Featherbed of False Emotions 

Hay Fever is so bad it plays like experimental theater.

"I don't altogether blame her; we're rather slapdash," says young Simon Bliss of his sister's frustration with their squabbling, bohemian family in Noel Coward's 1925 comedy Hay Fever. It's a witty line. It's also unfortunately a too-apt description of the production mounted by the San Leandro Players in their city's main library. From the moment the curtains part to reveal a back wall composed of what appears to be black plastic garbage bags, to the final bows, this strenuously unfunny show hits virtually none of its marks.

It's not for lack of trying -- the nine-member cast is trying too hard, if anything. While Coward certainly envisioned the anarchic Bliss family as witty, madcap folk, that's no reason to have the cast deliver their lines so fast that one wonders if they're trying to get the matinee over with so they can get out and enjoy the last of the sun. Coward tossed off Hay Fever in three days; perhaps director Josh Loar was striving for that same sort of manic delivery. As the first act opens, Simon and his sister Sorel barrel through the set-up: this is the family country house, every member has invited a romantic guest for the weekend without consulting with the others, nobody is expected to like anybody else, and the artistic Blisses are very poorly socialized.

The Blisses must be at least nominally attractive. How else would they have lured such a variety of guests -- a diplomat, an amateur boxer, an aging sexpot, and a dimwitted cowgirl -- to spend the weekend? Yet there's no sign of that attractiveness here -- the Blisses range from arch to pouty to cloyingly dramatic with few stops in between. Coward wrote these characters as beastly, yet charming; in this production these folks are all beast and no charm. When the guests do finally show up, all they can do is react to the Blisses and plot a panicked escape. One guest, the vampish Myra, does get in a good line that speaks for both her character and this show: "This house is a featherbed of false emotions!" she shrieks. "Every time I've opened my mouth I've been mowed down by theatrical effects!"

The devil's in the details, and here the details are clumsy: the kisses, the fighting, even the way the actors fake lighting their multitudinous cigarettes (hint: put the shielding hand between cigarette and audience and take a beat for it to light). The set design, which tries to strike a balance between Coward's comfortably overstuffed main hall and the narrow crescent of the lecture hall's stage, ends up surreal, cluttered, and seemingly dangerous to the actors, requiring Clara the maid to constantly haul chairs on and off stage.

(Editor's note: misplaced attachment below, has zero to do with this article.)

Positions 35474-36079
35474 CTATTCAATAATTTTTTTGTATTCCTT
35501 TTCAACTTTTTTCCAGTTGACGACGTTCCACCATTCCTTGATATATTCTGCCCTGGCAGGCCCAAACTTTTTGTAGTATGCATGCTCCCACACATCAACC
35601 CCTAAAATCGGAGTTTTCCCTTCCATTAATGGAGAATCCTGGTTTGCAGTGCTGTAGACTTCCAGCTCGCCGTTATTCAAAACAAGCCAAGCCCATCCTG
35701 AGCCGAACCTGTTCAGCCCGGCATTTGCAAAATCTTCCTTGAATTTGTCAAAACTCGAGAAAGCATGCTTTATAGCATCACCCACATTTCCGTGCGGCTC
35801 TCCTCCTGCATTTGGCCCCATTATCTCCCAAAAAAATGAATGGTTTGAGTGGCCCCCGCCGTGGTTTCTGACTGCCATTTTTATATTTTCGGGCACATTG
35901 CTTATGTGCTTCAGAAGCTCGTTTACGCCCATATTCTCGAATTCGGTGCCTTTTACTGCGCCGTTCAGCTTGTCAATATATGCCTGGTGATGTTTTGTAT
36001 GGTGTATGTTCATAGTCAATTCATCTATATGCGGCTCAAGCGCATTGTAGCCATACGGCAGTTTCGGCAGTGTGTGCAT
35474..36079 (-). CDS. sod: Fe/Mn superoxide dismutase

That this is amateur theater is no excuse for its ineffectiveness. Most of these actors have trained and worked in the theater, some professionally. Yet there's no apparent attempt either to build up or reduce intensity, they don't seem to be listening to or reacting to each other, and they tromp all over each other's lines. Even if, as Myra asserts, the Blisses "haven't got one sincere or genuine feeling among the lot," that's no reason for the actors to play the characters so superficially. Similarly, being underfunded is not an excuse. Other companies have done more with less when it comes to designing a set that evokes place and time without relying on furniture the actors have to climb over -- or behind which they are accidentally lost to view. Finally, being off the beaten track is no excuse. San Leandro's California Conservatory Theatre is doing a fine job less than half a mile away. This show is so overacted, ill-conceived, and poorly directed that "slapdash" barely begins to cover it.

How enthusiastic people can deliver something so far from what the playwright intended is a mystery. It's sad to watch folks who clearly love theater produce something that falls so painfully short.

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